Christine Oliver, M.D. – Massachusetts General Hospital Boston, MA – Odors, Multiple Chemical Sensitivities and More an MD’s Perspective (Flashback Friday: Original Air Date 4-7-2017 | Episode 455)

Air Date: 3-22-2019|Episode 539

This week we Flashback to one of our more popular shows with Christine Oliver, MD. Dr. Oliver joined us to discuss Odors and Chemical Sensitivities about 2 years ago. This was prior to our first YouTube videos so we are going to add some graphics and photos this week. Dr. Oliver is President of Occupational Health Initiatives, Inc. in Brookline, MA. She is an Associate Physician in the Department of Medicine (Pulmonary and Critical Care Division) at the Massachusetts General Hospital (MGH) and Associate Clinical Professor of Medicine at Harvard Medical School in Boston. Board certified in occupational medicine and in internal medicine. Dr. Oliver’s primary specialty is Occupational and Environmental Medicine, with an emphasis on occupational and environmental lung disease. At the MGH she evaluates and cares for patients with occupational and environmental illness and disease, including occupational asthma, interstitial lung disease, building-related health problems, and chemical sensitivities. Dr. Oliver has done research and published in the area of occupational lung disease and she has testified before the United States Congress with regard to work-related health issues and risks.

For the past three decades an important focus of Dr. Oliver’s consulting work has been indoor air quality and related health effects. She has lectured and published on this subject and she has been actively involved in indoor air quality assessments in a variety of settings. These include health care facilities, courthouses and other government buildings, schools, and commercial office buildings. Together with industrial hygienists, engineers, and human systems specialists she has worked to identify, characterize, and resolve air quality problems and their related health effects. In 2009 she was a participant and presenter in the ASTM Johnson Conference on the standardization of mold response procedures. An important component of Dr. Oliver’s clinical work has been in the area of fragrances and their related health effects, including causation and/or exacerbation of chemical sensitivities. She has lectured on these topics, counseled patients and their families with regard to steps that can be taken to identify and remove fragranced products from their environment, and advocated for a fragrance-free policy in the clinic in which she works.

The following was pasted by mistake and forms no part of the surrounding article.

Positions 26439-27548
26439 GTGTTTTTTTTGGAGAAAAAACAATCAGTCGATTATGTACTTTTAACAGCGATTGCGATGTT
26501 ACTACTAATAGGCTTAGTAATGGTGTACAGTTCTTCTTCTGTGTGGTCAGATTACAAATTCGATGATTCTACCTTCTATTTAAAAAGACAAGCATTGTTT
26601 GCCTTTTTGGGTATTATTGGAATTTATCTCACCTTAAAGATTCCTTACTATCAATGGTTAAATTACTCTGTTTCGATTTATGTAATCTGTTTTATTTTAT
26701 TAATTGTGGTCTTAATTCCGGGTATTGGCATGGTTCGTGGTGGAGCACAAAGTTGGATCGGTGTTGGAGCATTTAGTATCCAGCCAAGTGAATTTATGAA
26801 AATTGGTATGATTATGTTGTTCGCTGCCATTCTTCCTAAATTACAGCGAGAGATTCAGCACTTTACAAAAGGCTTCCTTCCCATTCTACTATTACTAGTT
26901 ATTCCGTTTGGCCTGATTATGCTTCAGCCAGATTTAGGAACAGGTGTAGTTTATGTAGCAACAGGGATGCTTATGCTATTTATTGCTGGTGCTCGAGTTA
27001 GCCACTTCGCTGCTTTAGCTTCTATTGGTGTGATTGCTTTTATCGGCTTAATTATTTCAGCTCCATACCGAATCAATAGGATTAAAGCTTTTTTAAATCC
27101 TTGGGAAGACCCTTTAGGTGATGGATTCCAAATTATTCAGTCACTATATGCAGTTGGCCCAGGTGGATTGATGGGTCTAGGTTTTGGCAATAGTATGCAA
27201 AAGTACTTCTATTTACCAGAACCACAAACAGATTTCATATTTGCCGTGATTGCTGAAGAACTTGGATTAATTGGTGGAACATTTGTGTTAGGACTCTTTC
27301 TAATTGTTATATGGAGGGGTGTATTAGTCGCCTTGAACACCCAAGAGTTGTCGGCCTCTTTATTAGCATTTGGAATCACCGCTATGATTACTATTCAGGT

Z-Man’s Blog:

“Environmental & Occupational Health”
Christine Oliver, MD was our guest on this week’s episode of IAQradio. Dr. Oliver is a physician at Massachusetts General Hospital and an Associate Clinical Professor at Harvard Medical School. Her primary specialty is Occupational and Environmental Medicine. In addition to caring for patients and teaching; she has done research, published and testified before Congress on work related health issues and risks.
Nuggets mined from today’s episode:
While working in her medical residency in an urban hospital she realized that she wanted to get ahead of illness and disease by preventing it from occurring. While she couldn’t positively effect change in lifestyle and what was occurring in homes that caused illness and disease, she focused on occupational causes of illness and disease.
Environmental medicine is growing in recognition and becoming increasing important. Environmental medicine and occupational medicine have merged.
Asbestos, silica, cobalt, tungsten carbide, beryllium, concrete & cement, and VOCs are some of the occupational hazards that she has been involved in.
She has also carried out IAQ evaluations. Buildings which she has investigated and done epidemiological surveys include: office buildings, schools, healthcare facilities, court houses, and residences. While able to locate the areas of concern during walk through inspections, she commonly works with an Industrial Hygienist who is responsible for sampling.
PELs and TLVs are used in industrial settings as guidelines for workplace exposure to specific chemicals or other agents. However, PELs and TLVs were never meant to draw a line between what’s safe and unsafe. Rather they were designed to protect the most vulnerable workers. Exposures below the TLVs and PELs are not necessarily safe. PELs and TLVs are related to workplace exposure in the industrial setting. They don’t translate to nor are they appropriate for offices, health care facilities, schools, and residences. Are factory workers immune to hazardous substances and office workers not immune? The EPA has responsibility for setting exposure guidelines in nonindustrial settings where members of the general population are at risk for exposure. The EPA has lagged behind in fulfilling its responsibilities and, for example,has not established exposure guidelines for mold or VOCs.